25. LOTUS OF SIAM
“That place is so crowded no one goes there anymore.” – Yogi Berra
Truer words were never spoken about a restaurant. Since Bill and Saipin Chutima took over this space in 1999, the gourmet world has beaten a path to their door. So popular has LOS become with the fiery foods crowd that a table is almost impossible to score on a weekend evening — when you’ll see taxi after taxi dropping parties of four off every five minutes — as tourists make their pilgrimage here to sample our most famous 0ff-the-Strip eatery.
ELV, being the first local food writer to trumpet the tremendousness of this place, takes personal responsibility for its success. When pushed, he will grudgingly admit that some dude named Jonathon Gold might have had a little something to do with spreading the word, but we sleep better at night thinking every diner who shows up here owes us a personal debt of gratitude.
In no other Thai restaurant in town can you find the variety, freshness, and vivid flavors put forth by this kitchen on a daily basis. (Those who had judged Lotus by its lunch buffet were missing the point of this restaurant. Thankfully, they finally discontinued their tepid ode to the all-you-can-eat-crowd last month.)
The point of Lotus is and always has been the northern and Issan specialties (all in English on the menu), done the way Saipin’s mother taught her, and well enough to garner Chutima two James Beard Award nominations and (finally), in 2011, the award for Best Chef Southwest (share with Claude Le Tohic of Joël Robuchon).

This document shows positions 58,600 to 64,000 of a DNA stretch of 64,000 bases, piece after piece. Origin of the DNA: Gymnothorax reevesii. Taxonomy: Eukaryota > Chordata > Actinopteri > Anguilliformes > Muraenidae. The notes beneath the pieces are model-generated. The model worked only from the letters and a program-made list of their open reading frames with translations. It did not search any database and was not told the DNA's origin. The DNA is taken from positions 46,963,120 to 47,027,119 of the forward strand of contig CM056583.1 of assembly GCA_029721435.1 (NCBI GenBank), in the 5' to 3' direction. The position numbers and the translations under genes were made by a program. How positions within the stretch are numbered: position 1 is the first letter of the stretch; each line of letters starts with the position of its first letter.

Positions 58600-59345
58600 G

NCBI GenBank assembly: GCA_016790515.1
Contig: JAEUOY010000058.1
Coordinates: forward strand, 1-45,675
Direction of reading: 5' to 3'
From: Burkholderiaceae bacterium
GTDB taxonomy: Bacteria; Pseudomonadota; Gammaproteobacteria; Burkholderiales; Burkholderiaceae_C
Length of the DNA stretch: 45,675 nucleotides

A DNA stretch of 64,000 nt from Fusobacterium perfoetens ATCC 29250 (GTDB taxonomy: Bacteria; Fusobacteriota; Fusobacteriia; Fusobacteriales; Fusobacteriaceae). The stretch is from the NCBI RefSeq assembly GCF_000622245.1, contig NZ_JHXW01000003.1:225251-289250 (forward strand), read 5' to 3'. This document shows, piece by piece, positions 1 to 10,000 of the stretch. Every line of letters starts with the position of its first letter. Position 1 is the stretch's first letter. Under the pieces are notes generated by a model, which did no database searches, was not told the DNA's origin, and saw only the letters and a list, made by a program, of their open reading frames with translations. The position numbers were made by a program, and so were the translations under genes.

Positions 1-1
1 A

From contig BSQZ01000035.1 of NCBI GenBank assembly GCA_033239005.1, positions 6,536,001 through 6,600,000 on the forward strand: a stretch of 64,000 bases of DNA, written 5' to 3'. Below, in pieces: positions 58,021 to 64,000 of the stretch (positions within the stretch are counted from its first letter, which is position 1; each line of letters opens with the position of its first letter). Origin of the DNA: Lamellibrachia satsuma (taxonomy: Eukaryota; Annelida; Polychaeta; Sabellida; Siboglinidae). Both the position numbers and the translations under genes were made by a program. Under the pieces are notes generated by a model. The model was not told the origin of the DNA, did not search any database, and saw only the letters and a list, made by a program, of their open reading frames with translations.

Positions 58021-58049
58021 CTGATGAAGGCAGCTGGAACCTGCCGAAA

Pair these dishes with the extraordinary Rieslings that make up one of the best German lists in the country and you have an experience that earns the distinction of being called the best Thai food in the U.S.
We haven’t been to every Thai restaurant in the country, but we tend to agree with Jonathan Gold (yeah that Jonathon Gold, the Pulitzer Prize-winning author Jonathon Gold), especially when we’re lingering over bites of Issan sour sausage, koi soi (raw beef with chiles), or Chutima’s definitive Northern Thai curries. Warning: Gringos should avoid asking for anything “Bangkok hot.”
Max Jacobson says: “Vegas has many terrific Thai restaurants, including the northeast Thai kitchen Weera Thai, and the far flung Penn’s Thai House in Henderson. I still say Lotus is the ticket for great Thai cooking, though, in spite of losing longtime General Manager Bank Atachawan to his own place, Chada Thai. [B]ut they still have their secret weapon in Chef Saipin Chutima, great wines to match the spicy cooking…and a menu composed of Chiang Mai and northeast Thai dishes. Is that a picture of Joël Robuchon on her wall? Sure it is.”
Favorite Dishes: Issan Sour Sausage; Kang Hung Lay (just because we like saying it); Miam Kham; Khao Soi (curry noodles); Dunken Noodle Prawns; Catfish Larb; Nam Kao Tod (crunchy rice with raw, cured pork and peanuts); Panang Braised Beef; All Curries; Northern Thai Sausage; Mango with Sticky Rice; Anything Off Of The Northern Thai Or Issan Menus; Any white German wine on the phenomenal list, the prices of which are a flat out steal.
LOTUS OF SIAM
753 East Sahara Ave.
1 thought on “EATING LAS VEGAS – The 50 Essential Restaurants – 25. LOTUS OF SIAM”
The crispy duck on drunken noodle makes me swoon.
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